Dicamba Issues in Arkansas Continue

National Public Radio reporter Dan Charles reported this week that, “The wild battle in Arkansas over dicamba, the controversial and drift-prone herbicide, just got even crazier. Local courts have told some farmers that they don’t have to obey a summertime ban on dicamba spraying that the state’s agricultural regulators issued last fall. The state has appealed.

“Meanwhile, farmers can’t decide what seeds to plant, because seed and herbicide decisions are tightly linked. Time is short, though, because planting season has arrived.

“‘This not-knowing thing is concerning,’ says Mike Sullivan, a farmer in the town of Burdette. ‘It’s embarrassing, is what it is.'”

The NPR item explained that, “Dicamba has ignited fierce debates among farmers across much of the country. The chemical is now used much more widely because Monsanto has introduced versions of soybeans that have been genetically modified to tolerate it. But last summer, the first year in which dicamba could be sprayed on these tolerant varieties, the chemical drifted into neighboring fields, damaging millions of acres of other crops. The damage was worst in Arkansas, and the state’s Plant Board moved to ban any use of dicamba from April 16 to Oct. 31.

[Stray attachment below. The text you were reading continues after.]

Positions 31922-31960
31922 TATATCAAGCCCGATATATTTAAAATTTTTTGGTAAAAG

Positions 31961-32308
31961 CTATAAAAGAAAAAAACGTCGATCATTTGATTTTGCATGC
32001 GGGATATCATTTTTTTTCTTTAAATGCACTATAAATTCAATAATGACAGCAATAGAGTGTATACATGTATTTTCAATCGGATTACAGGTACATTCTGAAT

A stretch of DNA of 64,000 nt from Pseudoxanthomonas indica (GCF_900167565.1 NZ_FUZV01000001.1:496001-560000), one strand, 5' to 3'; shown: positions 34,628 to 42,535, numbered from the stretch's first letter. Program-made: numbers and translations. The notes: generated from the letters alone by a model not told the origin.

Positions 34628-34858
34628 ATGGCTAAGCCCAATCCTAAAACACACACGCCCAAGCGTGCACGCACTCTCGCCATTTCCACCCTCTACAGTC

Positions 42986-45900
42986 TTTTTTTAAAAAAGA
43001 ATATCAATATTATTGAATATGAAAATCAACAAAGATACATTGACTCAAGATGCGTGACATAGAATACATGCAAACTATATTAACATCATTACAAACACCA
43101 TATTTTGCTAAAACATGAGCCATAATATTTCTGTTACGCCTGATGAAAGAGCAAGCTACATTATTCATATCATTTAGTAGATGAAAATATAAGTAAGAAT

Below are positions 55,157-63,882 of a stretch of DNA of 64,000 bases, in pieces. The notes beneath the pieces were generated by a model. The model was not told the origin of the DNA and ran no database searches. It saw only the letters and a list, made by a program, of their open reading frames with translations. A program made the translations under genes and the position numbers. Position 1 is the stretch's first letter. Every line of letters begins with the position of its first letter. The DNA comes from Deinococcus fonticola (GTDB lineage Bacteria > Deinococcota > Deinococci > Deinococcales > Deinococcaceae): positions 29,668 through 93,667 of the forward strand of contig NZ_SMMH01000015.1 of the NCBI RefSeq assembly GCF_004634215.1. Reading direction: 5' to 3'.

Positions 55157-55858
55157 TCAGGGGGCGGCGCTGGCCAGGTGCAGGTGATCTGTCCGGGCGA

“Monsanto and many farmers fought the rule, but those battles appeared to be resolved when, in February, an Arkansas court dismissed Monsanto’s challenge to the state’s dicamba restrictions.

In late March, though, a different challenge to the dicamba ban, by a group of six farmers, produced a different decision. A judge dismissed the farmers’ lawsuit, citing a ruling by the Arkansas Supreme Court that state agencies cannot be sued — yet the judge also gave the farmers exactly what they wanted. He lifted the ban on those six farmers because, he decided, they had been denied a legal avenue to appeal that ban.”

Mr. Charles noted, “That ruling applied only to the six farmers who’d sued. But other farmers immediately seized the opportunity to file similar lawsuits in other counties. According to press reports, 155 farmers have joined similar lawsuits, and judges in Mississippi County and Phillips County have issued temporary injunctions that allow those farmers to spray dicamba.

“The state government is fighting back, appealing these decisions to the Arkansas Supreme Court.”

This entry was posted in Agriculture Law. Bookmark the permalink. Both comments and trackbacks are currently closed.